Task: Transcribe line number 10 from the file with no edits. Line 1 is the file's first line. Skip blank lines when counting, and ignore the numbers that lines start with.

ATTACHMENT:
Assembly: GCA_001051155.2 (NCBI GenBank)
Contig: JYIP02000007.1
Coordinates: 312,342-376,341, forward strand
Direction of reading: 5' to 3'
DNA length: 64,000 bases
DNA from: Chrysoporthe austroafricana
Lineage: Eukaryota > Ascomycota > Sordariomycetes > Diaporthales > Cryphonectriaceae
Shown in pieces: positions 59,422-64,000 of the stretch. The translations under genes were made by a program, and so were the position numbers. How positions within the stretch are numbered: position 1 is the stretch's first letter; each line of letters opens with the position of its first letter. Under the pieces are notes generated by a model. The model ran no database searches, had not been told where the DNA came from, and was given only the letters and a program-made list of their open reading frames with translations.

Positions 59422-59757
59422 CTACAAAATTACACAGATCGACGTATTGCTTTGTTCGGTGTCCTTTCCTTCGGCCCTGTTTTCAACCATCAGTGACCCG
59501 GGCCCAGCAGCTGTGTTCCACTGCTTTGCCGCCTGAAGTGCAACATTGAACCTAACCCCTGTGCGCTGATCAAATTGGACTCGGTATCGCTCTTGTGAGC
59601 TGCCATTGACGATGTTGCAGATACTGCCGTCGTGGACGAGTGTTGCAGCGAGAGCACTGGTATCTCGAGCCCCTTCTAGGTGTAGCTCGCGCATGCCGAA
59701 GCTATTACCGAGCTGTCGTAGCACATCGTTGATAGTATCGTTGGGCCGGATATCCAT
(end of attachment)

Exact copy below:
59422 CTACAAAATTACACAGATCGACGTATTGCTTTGTTCGGTGTCCTTTCCTTCGGCCCTGTTTTCAACCATCAGTGACCCG